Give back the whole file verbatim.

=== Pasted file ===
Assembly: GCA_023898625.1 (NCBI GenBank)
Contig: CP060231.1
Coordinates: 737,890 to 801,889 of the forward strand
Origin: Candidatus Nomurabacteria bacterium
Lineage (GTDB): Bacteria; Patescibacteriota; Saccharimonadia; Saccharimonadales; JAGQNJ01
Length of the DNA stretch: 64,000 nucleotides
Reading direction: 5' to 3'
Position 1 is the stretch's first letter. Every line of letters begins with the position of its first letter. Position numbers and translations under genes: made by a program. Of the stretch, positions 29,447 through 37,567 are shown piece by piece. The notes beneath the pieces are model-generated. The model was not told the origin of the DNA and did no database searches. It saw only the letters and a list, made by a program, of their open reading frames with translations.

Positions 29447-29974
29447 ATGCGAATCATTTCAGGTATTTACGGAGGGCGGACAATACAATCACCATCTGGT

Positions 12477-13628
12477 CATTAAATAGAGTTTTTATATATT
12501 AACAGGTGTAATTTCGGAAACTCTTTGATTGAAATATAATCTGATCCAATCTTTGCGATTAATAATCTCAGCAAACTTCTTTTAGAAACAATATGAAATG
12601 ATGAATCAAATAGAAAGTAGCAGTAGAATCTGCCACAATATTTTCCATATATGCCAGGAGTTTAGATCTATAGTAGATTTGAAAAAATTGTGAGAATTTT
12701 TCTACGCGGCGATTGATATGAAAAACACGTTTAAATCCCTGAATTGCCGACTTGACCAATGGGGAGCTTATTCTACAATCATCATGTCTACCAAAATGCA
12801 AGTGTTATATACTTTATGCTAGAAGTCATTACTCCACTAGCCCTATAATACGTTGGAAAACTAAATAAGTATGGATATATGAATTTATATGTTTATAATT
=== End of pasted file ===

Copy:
Assembly: GCA_023898625.1 (NCBI GenBank)
Contig: CP060231.1
Coordinates: 737,890 to 801,889 of the forward strand
Origin: Candidatus Nomurabacteria bacterium
Lineage (GTDB): Bacteria; Patescibacteriota; Saccharimonadia; Saccharimonadales; JAGQNJ01
Length of the DNA stretch: 64,000 nucleotides
Reading direction: 5' to 3'
Position 1 is the stretch's first letter. Every line of letters begins with the position of its first letter. Position numbers and translations under genes: made by a program. Of the stretch, positions 29,447 through 37,567 are shown piece by piece. The notes beneath the pieces are model-generated. The model was not told the origin of the DNA and did no database searches. It saw only the letters and a list, made by a program, of their open reading frames with translations.

Positions 29447-29974
29447 ATGCGAATCATTTCAGGTATTTACGGAGGGCGGACAATACAATCACCATCTGGT

Positions 12477-13628
12477 CATTAAATAGAGTTTTTATATATT
12501 AACAGGTGTAATTTCGGAAACTCTTTGATTGAAATATAATCTGATCCAATCTTTGCGATTAATAATCTCAGCAAACTTCTTTTAGAAACAATATGAAATG
12601 ATGAATCAAATAGAAAGTAGCAGTAGAATCTGCCACAATATTTTCCATATATGCCAGGAGTTTAGATCTATAGTAGATTTGAAAAAATTGTGAGAATTTT
12701 TCTACGCGGCGATTGATATGAAAAACACGTTTAAATCCCTGAATTGCCGACTTGACCAATGGGGAGCTTATTCTACAATCATCATGTCTACCAAAATGCA
12801 AGTGTTATATACTTTATGCTAGAAGTCATTACTCCACTAGCCCTATAATACGTTGGAAAACTAAATAAGTATGGATATATGAATTTATATGTTTATAATT